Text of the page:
Wong Ping at Camden Arts Centre, London

Cynical tales for desperate times...

By Louise Darblay

Wong Ping, Organic Smuggling Tunnel (Chunk 1), 2019 (installation view, Camden Arts Centre, London). © the artist. Photo: Luke Walker. Courtesy Edouard Malingue Gallery Wong Ping, Wong Ping’s Fables 2 (still), 2019, single-channel video animation, 13 min. Courtesy the artist and Edouard Malingue Gallery

The scene in Camden Arts Centre’s garden might have come straight out of the gory cult-internet cartoon Happy Tree Friends (1999–): the body of a gigantic inflatable giraffe appears to have been exhumed from a heart-shaped grave, its neck ending in bare bone, its head missing. An accompanying text by the artist responsible, Wong Ping, offers a ‘back story’ (as well as an example of the Hong Kong-based artist’s taste for fantasy and the absurd): while digging a grave for his future lover, he uncovered this poor beast, whose neck was being used as an escape tunnel by Hong Kong’s chief executive to flee the SAR, thus solving the mystery of their ‘disappearance’ since Hong Kong-wide anti-extradition-bill protests started escalating in June. The upper part of the neck and head is ‘hidden’ in a storage facility on Mayfair’s Cork Street (this show’s second venue), Wong tells us, to trap the fugitives so that ‘they can have a taste of the suffering they’ve put hundreds of thousands through’: a metaphor, perhaps, of wishful thinking for a political separation between mainland China and Hong Kong.

Organic Smuggling Tunnel (Chunk 1 and 2) (2019), like the twisted and darkly humorous animations for which Wong is best known (and which earned him this show, as the winner of Camden’s inaugural Emerging Artist Prize), borrows from educational and moral narratives to describe the absurdity and alienation of life in a capitalist world. Two recent examples of Wong’s idiosyncratic digital-animation work, contrasting playful technicolour aesthetics with tales of fucked-up domesticity populated by decaying, sex-obsessed characters, are installed in Camden’s galleries. Playing on a giant LED screen at the bottom of which lie thousands of gold-toothed toy dentures, Dear, Can I Give You a Hand? (2018) tells the story of a widower who is seen in turn stealing his daughter-in-law’s dirty underwear, attacked by flesh-eating ants (sent to plague him by his dead wife) and buried under gold dentures (the only legacy left behind by his ex-spouse). Trapped in a post-human ‘online cemetery’, his avatar eventually escapes and infiltrates a porn server, where he can masturbate happily ever after.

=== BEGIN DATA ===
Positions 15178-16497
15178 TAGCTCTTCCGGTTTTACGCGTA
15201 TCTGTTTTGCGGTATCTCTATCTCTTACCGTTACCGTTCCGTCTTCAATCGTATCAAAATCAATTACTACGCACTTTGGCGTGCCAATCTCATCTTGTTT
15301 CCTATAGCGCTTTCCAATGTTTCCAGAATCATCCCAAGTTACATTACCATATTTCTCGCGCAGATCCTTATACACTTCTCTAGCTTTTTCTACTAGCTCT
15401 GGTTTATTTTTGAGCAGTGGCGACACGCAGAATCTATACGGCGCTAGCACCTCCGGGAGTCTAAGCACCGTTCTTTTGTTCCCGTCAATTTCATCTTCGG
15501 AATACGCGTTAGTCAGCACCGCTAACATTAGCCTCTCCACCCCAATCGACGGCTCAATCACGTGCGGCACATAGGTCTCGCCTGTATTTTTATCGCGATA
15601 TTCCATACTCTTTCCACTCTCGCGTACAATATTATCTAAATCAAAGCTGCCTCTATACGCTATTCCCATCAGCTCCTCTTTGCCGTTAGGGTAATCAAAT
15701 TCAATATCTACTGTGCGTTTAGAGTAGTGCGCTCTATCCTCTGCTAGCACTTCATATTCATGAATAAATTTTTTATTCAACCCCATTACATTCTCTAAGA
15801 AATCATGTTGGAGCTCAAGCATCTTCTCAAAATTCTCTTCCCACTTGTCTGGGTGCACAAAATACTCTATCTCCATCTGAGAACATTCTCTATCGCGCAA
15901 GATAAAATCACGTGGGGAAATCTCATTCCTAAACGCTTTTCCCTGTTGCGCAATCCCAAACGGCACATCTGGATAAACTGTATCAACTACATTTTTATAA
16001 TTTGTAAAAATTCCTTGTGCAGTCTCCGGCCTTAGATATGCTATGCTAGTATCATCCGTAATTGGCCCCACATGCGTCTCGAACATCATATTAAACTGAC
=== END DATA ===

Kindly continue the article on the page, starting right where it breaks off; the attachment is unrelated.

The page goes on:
Here, as is the case with most of Wong’s narratives (delivered in deadpan Cantonese with English subtitles), everything revolves around sex: the character’s life is defined by endless loops of despair and pleasure, which feed into his pessimistic reflections about existence, desires and mortality in times of capitalism – his cynicism at times offset by some ironic situations (at one point the character resolves to throw his porn videos discreetly out in the street, but is lectured by a young woke woman on how best to recycle them).

Wong Ping, Wong Ping’s Fables 2
Wong Ping, Fables 2 (still), 2019, single-channel video animation, 13 min. Courtesy the artist and Edouard Malingue Gallery

Over in Cork Street are a series of four animated Fables (2018–), shown on two LED screens, the space-cum-construction-site dressed up with a few inflatable structures to look at or sit on (including the missing giraffe ‘chunk’). Here, the widower has been replaced by equally messed-up animal protagonists, including a deviant three-headed rabbit and a formerly activist cow turned capitalist success-story; short and bittersweet, they each culminate in nihilistic teachings: ‘Striving for your own happiness by all means is already better than suffering together with your family’ one reads after one of the three rabbit-headed brothers, driven by jealousy and ambition, succeeds in killing his ‘siblings’. Yet these new works feel less cutting, as if the recourse to another layer of abstraction (the anthropomorphised animals as well as the geometrical simplification of the animation-style deployed by Wong) flattens the tragicomic effect delivered by works like Dear…

Leaving the exhibition, I notice what look like spiders feasting on glass turtle-shells; checking the exhibition handout for a title, I find Wong’s trenchant irony again: A luxury faeces cocktail bar owned by a middle-class fly after gentrification pushed some of the poorest turtles out of their shells (2019). In desperate times, perhaps the best way to cope with the futility of existence is with a healthy dose of cynical humour. 

Wong Ping: Heart Digger at Camden Arts Centre and 5–6 Cork St, London, 5 July – 15 September 2019

Published online on 11 September 2019